Glycogen, a polymer of the sugar glucose, functions as both a reserve of energy and a structural building block in organisms from bacteria to humans. It is synthesized when nutrients are available for utilization in times of need. In mammals, the two largest deposits of glycogen are in skeletal muscle and liver; muscle glycogen is utilized locally to help fuel muscular activity, whereas liver glycogen is broken down to glucose that is delivered into the bloodstream. After a meal, elevated blood glucose causes the hormone insulin to be released from the pancreas and to stimulate conversion of ingested glucose into glycogen in muscle, liver, and other tissues. Upon fasting, such as overnight, the pancreatic hormone glucagon signals the breakdown of liver glycogen to stabilize blood glucose levels, essential for brain function. The hormone epinephrine stimulates glycogen breakdown in liver and muscle to cope with stressful situations.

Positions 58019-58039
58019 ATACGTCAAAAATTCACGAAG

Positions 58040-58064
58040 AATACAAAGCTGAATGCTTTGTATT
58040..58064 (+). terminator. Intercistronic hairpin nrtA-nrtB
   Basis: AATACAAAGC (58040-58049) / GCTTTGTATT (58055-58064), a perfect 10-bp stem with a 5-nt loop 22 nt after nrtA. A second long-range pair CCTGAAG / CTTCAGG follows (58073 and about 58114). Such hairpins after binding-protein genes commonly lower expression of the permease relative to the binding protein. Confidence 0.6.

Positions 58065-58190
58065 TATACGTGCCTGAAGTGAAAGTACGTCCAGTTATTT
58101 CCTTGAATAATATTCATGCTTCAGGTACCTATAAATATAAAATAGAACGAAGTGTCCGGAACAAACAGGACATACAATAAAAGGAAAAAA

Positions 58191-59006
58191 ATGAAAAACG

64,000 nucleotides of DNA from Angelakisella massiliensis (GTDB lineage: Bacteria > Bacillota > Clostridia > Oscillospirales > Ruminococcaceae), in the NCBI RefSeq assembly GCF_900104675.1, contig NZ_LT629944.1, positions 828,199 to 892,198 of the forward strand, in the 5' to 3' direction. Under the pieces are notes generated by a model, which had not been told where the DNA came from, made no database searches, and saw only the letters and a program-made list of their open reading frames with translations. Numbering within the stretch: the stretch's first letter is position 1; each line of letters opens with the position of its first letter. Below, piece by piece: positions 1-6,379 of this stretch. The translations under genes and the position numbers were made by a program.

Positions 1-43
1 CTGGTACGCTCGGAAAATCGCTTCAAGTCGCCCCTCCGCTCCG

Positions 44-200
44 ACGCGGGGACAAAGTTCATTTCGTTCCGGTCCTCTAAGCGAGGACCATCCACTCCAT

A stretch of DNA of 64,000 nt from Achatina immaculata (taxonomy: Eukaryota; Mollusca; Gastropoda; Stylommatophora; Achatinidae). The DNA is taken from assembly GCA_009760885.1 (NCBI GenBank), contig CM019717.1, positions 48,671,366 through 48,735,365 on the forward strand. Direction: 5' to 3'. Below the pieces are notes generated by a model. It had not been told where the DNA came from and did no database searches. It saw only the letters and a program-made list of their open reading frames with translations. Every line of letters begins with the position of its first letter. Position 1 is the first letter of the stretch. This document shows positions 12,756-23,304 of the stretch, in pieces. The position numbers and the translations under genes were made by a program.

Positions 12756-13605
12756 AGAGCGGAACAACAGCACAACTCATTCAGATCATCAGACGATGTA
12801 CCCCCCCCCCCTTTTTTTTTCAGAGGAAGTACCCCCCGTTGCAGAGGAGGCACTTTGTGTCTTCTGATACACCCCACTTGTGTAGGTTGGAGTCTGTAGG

- Glucose homeostasis
- Glycogen storage diseases
ASJC Scopus subject areas
- Biochemistry, Genetics and Molecular Biology(all)